E-Thesis 121 views
Phenotypic and genetic variation in lumpfish (Cyclopterus lumpus): applications towards sustainable aquaculture of cleaner fish / BENJAMIN WHITTAKER
Swansea University Author: BENJAMIN WHITTAKER
E-Thesis – open access under embargo until: 28th May 2026
DOI (Published version): 10.23889/SUthesis.57270
Ectoparasitic lice threaten sustainable Atlantic salmon (Salmo salar) aquaculture, as high farm stocking densities facilitate louse infestation thereby increasing mortality rates. Lumpfish (Cyclopterus lumpus) have recently been demonstrated to remove lice and are increasingly deployed onto farms as...
|Supervisor:||Garcia de Leaniz, Carlos ; Consuegra Sofia|
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Ectoparasitic lice threaten sustainable Atlantic salmon (Salmo salar) aquaculture, as high farm stocking densities facilitate louse infestation thereby increasing mortality rates. Lumpfish (Cyclopterus lumpus) have recently been demonstrated to remove lice and are increasingly deployed onto farms as cleaner fish. Commercial stocks of lumpfish are now produced in hatcheries to meet growing demand from farms across the Atlantic, however, concern grows regarding the long-term viability of this practise due to insufficient knowledge on lumpfish biology. Challenges include understanding how patterns of genetic and phenotypic variation influence performance, whether desirable traits can inform captive breeding, potential impacts on wild populations and whether intraspecific variation in cleaning behaviour can be optimized. Therefore, this thesis examined genetic and phenotypic variation in lumpfish across multiple biological scales, ranging from populations down to family stocks and individuals, investigating factors influencing aquaculture performance. Chapter 1 found genetic structure in populations across the Atlantic, with limited gene flow separating regions of lumpfish aquaculture. Chapter 2 identified phenotypic differences in the body morphology of stocks, including variation in scutes and body depth of northern and southern phenotypes. Sexual dimorphism was identified in the mouth, flag, hump and caudal peduncle. Chapter 3 showed further phenotypic differences in fitness-related traits, with faster growth, more active swimming and lower survival associated with northern stocks. Chapter 4 developed protocols to quantify lumpfish personality and found that bolder individuals interacted more with salmon, whereas, a syndrome for social-aggression was linked to antagonistic behaviour. Patterns of genetic and phenotypic variation imply population differentiation is reflected in stocks commonly used in aquaculture. Common-garden trials suggested translocated lumpfish show reduced fitness, therefore establishing regionally-specific stocks may benefit performance and minimise detriment to wild populations via introgression through farm escapes. Personality constituted a major source of variation in cleaning behaviour, selecting bold lumpfish could optimise efficiency.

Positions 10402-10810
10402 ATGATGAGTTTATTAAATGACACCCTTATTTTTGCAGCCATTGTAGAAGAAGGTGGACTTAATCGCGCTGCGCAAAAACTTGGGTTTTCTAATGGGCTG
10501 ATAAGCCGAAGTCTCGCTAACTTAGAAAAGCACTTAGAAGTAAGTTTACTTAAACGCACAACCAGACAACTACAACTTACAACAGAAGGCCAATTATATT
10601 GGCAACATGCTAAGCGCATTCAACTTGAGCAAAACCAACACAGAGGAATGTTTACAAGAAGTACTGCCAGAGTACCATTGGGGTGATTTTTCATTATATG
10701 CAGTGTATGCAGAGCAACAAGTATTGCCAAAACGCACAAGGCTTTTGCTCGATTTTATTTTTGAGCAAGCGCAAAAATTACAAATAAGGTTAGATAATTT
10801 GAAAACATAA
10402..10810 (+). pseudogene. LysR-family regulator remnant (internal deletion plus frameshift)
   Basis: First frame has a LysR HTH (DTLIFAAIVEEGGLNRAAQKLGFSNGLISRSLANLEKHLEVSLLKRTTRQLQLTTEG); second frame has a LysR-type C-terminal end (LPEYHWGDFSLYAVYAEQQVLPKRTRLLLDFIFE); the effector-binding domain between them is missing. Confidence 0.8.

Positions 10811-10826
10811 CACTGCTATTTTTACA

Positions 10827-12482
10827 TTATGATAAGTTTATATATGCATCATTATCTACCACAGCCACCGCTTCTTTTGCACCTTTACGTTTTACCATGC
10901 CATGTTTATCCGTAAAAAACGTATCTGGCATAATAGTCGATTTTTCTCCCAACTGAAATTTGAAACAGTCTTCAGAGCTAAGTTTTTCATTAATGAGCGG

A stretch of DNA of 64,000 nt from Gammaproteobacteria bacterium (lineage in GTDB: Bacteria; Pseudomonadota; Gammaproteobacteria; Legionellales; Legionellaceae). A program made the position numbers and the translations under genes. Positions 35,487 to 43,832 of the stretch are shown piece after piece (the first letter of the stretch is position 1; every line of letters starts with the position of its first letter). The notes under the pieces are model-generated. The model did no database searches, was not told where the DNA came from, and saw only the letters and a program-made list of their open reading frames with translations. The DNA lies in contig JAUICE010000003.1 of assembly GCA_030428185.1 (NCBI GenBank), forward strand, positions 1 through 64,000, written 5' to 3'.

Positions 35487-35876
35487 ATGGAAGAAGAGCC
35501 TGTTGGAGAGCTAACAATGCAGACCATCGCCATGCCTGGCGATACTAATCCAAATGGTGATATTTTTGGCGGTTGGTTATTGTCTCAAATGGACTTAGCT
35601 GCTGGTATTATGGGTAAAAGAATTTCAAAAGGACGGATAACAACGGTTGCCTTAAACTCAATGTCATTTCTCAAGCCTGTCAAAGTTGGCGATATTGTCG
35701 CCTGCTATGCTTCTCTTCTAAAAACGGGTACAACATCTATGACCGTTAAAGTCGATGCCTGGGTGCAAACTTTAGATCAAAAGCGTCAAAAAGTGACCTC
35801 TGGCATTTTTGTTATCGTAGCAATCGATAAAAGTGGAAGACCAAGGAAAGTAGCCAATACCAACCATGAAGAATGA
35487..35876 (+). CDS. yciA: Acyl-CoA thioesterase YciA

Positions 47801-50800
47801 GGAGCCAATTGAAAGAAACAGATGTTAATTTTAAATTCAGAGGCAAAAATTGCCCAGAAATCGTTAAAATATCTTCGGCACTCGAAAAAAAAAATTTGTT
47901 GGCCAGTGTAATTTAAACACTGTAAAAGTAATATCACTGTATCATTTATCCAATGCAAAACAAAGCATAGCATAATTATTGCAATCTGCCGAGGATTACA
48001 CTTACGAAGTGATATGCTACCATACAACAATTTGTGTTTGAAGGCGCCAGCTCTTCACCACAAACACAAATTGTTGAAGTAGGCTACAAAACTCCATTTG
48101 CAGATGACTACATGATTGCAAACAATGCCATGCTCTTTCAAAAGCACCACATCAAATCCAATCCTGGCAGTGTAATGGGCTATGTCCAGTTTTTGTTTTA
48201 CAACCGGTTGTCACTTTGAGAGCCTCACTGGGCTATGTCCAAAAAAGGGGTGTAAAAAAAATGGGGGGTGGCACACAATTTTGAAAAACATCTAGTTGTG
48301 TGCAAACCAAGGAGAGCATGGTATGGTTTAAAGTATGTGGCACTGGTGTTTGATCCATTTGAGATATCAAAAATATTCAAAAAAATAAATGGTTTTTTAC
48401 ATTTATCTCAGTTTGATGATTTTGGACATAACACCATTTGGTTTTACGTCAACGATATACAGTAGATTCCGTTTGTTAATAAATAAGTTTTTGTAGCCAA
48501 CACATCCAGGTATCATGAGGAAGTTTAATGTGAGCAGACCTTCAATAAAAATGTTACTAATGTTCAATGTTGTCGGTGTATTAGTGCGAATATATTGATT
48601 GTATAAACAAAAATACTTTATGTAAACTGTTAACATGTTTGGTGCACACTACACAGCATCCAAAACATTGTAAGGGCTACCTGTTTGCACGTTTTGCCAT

ORCiD identifier https://orcid.org/0000-0001-9316-6285
Salmon farm, cleaner-client interaction, salmon lice, population genetics, morphology, fitness traits, personality
Faculty of Science and Engineering